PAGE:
Georgetown candidates tackle issues at forum

Georgetown Mayor Bill West, who is running unopposed to keep his seat, speaks at the League of Women Voters forum Tuesday. (Delaware State News/Glenn Rolfe)

GEORGETOWN — Four candidates who will fill three town of Georgetown governmental seats took the stage Tuesday evening in an outdoor public forum sponsored by the Greater Georgetown Chamber of Commerce.

Ward 4 council candidates Penuel Barrett and incumbent Bob Holston and unchallenged candidates Angela Townsend (Ward 3 council) and incumbent Mayor Bill West responded to questions provided by the League of Women Voters at the Nutter D. Marvel Carriage Museum grounds.

The town election is Aug. 15. Voting is from 8 a.m. to 6 p.m. at Town Hall on The Circle. The election was postponed from May due to the COVID-19 pandemic.

Mr. Barrett, employed as general sales manager at 1st State Chevy in Georgetown, is currently deputy fire chief for Georgetown Fire Co. Station 77 and has the distinction as the longest acting fire chief in company history. His community involvement also includes Georgetown Little League and the town’s Planning Commission, on which he has served the past three years.

“I am also committed to serving the needs of all residents of the town. Having lived in Georgetown for 24 years, I believe I know both its strengths and the areas that require attention in order to improve and preserve our historic community,” said Mr. Barrett. “If I am elected, I want to review all the newly enacted budgets to assess budget deficits, strategies and the possibilities for all cost-saving measures.”

He plans to review town ordinances and push for completion of the town’s comprehensive plan.

“You will have a voice if I get in there this time. I will have a voice, and I will listen to Ward 4 and anybody else that lives in Georgetown,” said Mr. Barrett. “Sometimes, it’s good to disagree. It’s good for the town. If everyone agrees all the time, guess what? Nothing gets done. It’s the same old, same old. It’s nice to disagree, and at the end of the day, hopefully, we find that happy medium that benefits the town of Georgetown. I think I am the right person for this job.”

Mr. Holston is facing his first challenge for the Ward 4 council seat. He was appointed in March 2016 to fill the vacancy when David Anderson resigned in February of that year.

Retired from NASA at Wallops Island, Mr. Holston is a native of Chincoteague, Virginia. He has resided in Delaware for the last 36 years and serves on the board for the Cinderberry development.

“I have fully supported the mayor and all of his endeavors. I work good with the council. We got a lot of things done, and I believe I will be the best person. But it’s entirely up to you all. And I respect whatever you do,” said Mr. Holston. “I hope you all vote for me. This is a democracy. You choose whoever you think will fill the bill. If I am elected, I’ll do my best for you. I can work with people. I have no problem. I love Georgetown.”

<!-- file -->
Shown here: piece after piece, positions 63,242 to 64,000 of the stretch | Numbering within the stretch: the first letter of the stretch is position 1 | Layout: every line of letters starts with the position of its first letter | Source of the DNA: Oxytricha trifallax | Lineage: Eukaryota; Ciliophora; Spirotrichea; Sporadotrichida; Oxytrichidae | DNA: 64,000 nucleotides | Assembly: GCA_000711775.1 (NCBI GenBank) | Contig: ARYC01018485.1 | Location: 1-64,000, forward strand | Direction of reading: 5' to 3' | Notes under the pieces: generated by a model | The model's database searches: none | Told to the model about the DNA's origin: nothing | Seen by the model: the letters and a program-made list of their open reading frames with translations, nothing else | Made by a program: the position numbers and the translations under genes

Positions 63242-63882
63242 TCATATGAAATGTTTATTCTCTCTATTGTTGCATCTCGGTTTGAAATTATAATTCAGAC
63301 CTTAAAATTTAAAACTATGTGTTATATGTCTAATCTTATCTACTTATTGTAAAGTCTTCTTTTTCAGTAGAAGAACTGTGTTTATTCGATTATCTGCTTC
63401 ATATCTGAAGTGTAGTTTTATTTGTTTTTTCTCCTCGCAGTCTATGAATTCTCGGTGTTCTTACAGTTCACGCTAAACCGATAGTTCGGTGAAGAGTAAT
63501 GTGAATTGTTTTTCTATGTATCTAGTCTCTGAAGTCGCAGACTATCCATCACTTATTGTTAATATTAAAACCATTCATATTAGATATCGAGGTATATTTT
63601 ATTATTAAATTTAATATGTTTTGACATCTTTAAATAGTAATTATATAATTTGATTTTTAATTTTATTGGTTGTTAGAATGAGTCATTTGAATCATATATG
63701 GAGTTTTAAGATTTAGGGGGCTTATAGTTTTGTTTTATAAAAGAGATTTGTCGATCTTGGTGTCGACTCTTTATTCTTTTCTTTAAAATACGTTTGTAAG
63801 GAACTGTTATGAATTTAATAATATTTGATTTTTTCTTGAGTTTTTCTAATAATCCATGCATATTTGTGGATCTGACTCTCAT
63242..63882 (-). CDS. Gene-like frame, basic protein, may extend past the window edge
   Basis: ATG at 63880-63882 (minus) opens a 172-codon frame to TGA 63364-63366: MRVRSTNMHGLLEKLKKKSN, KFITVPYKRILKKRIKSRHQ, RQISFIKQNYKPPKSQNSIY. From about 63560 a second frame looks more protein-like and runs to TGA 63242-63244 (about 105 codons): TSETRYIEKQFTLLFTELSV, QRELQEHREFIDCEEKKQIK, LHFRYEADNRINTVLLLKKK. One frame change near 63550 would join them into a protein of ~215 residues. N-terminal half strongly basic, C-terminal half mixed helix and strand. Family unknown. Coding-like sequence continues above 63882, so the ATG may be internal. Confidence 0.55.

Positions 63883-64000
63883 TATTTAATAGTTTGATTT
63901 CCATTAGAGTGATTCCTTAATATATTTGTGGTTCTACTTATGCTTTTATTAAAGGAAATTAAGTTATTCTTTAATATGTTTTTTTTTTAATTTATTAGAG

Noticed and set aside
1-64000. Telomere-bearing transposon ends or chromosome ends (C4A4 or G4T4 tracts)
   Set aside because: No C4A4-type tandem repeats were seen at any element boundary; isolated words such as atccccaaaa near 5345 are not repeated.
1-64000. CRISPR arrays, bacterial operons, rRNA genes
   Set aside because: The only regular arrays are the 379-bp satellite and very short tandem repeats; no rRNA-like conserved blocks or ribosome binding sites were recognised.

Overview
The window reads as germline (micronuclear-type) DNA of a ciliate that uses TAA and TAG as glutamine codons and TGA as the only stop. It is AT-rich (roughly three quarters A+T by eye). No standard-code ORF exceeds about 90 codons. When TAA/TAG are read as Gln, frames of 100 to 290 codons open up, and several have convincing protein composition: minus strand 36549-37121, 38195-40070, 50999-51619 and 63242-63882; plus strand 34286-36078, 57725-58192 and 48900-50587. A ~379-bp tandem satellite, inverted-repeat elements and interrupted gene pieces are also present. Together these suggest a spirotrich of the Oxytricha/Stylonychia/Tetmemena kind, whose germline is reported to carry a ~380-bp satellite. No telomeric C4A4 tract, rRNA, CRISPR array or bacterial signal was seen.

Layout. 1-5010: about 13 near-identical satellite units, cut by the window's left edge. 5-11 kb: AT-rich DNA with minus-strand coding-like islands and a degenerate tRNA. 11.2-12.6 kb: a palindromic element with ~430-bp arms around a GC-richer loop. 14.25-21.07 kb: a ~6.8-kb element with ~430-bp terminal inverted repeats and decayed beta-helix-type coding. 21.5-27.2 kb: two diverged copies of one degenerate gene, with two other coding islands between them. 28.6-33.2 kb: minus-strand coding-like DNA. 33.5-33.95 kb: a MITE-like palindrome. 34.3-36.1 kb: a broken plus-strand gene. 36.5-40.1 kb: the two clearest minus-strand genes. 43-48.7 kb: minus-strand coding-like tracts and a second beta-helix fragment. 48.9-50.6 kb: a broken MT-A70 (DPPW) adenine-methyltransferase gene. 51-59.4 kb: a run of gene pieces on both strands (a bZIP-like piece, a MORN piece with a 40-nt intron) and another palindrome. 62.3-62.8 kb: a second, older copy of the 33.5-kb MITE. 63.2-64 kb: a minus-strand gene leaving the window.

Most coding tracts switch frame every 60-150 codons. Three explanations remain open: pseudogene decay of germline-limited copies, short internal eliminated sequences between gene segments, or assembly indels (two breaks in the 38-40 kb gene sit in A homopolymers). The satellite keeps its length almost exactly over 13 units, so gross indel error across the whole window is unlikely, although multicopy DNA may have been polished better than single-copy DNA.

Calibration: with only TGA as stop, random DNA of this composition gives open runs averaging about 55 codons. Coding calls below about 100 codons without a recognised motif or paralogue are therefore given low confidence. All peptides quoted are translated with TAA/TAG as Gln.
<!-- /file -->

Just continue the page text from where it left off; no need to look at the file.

Ms. Townsend retired after 33 years as Sussex County’s assistant director of treasury and then worked as town clerk for Georgetown for almost 11 years, up to 2016.

Unopposed for the Ward 3 seat held previously by Chris Lecates, Ms. Townsend is making a return to Town Council. She served Ward 3 from 2002-05.

Angela Townsend seeks the Ward 3 seat for Georgetown Town Council. The Georgetown election is Aug. 15. (Delaware State News/Glenn Rolfe)

“I loved being a part of the town, watching it grow and helping the residents of the town,” said Ms. Townsend. “When the position for Ward 3 came up, I said, ‘I need to serve on council again.’ It is such an honor and privilege. Even though I am in Ward 3 and I ran unopposed, I am out there for everyone throughout town. If you ever have a problem or a concern, I am a phone call or a text or an email away. I’m so fortunate and so blessed … to serve council. I’m here for everyone in town, not just in Ward 3.”

Mayor West, who worked in law enforcement for the town of Georgetown and then for the Delaware State Police, is unopposed in his mayoral bid. He first ran for council in 2012 and was elected mayor in 2014.

“It has been great being part of this town,” said Mayor West. “We’ve come a long way, this town. We have changed a lot of things. We have changed a lot of codes, to make it easier for building people to get what they want with their hopes and dreams. Before they couldn’t use their hopes and dreams, because nobody wanted to work with them. You see the housing project; all the apartments, every one of them is full. That gives you an idea that people want to be here. They want to live in this town. I don’t want to put the cart before the horse, but we’ve got some things that are coming that are really going to help this town.”

A lifelong Georgetown resident, during his tenure, Mayor West has facilitated the Concert in the Park series and New Year’s Eve on The Circle. During the COVID-19 pandemic, he helped facilitate with state Sen. Brian Pettyjohn, R-Georgetown, outdoor church services staged Sundays at the Marvel Museum grounds.

Housing, the impact of COVID-19, traffic in town and top issues facing Georgetown were among the questions provided by the League of Women Voters.

Candidate responses to two questions on attracting business development and connecting with the town’s large Hispanic community are below.